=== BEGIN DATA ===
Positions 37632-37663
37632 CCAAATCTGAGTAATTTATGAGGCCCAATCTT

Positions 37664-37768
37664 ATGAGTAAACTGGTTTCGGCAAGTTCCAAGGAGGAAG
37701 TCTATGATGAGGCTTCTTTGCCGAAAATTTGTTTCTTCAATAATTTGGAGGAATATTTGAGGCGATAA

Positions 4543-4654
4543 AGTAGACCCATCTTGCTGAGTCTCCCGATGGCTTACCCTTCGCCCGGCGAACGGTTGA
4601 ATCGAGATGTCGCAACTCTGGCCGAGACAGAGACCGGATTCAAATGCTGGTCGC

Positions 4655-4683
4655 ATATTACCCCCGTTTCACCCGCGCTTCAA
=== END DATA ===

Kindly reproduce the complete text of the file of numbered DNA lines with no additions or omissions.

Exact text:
Positions 37632-37663
37632 CCAAATCTGAGTAATTTATGAGGCCCAATCTT

Positions 37664-37768
37664 ATGAGTAAACTGGTTTCGGCAAGTTCCAAGGAGGAAG
37701 TCTATGATGAGGCTTCTTTGCCGAAAATTTGTTTCTTCAATAATTTGGAGGAATATTTGAGGCGATAA

Positions 4543-4654
4543 AGTAGACCCATCTTGCTGAGTCTCCCGATGGCTTACCCTTCGCCCGGCGAACGGTTGA
4601 ATCGAGATGTCGCAACTCTGGCCGAGACAGAGACCGGATTCAAATGCTGGTCGC

Positions 4655-4683
4655 ATATTACCCCCGTTTCACCCGCGCTTCAA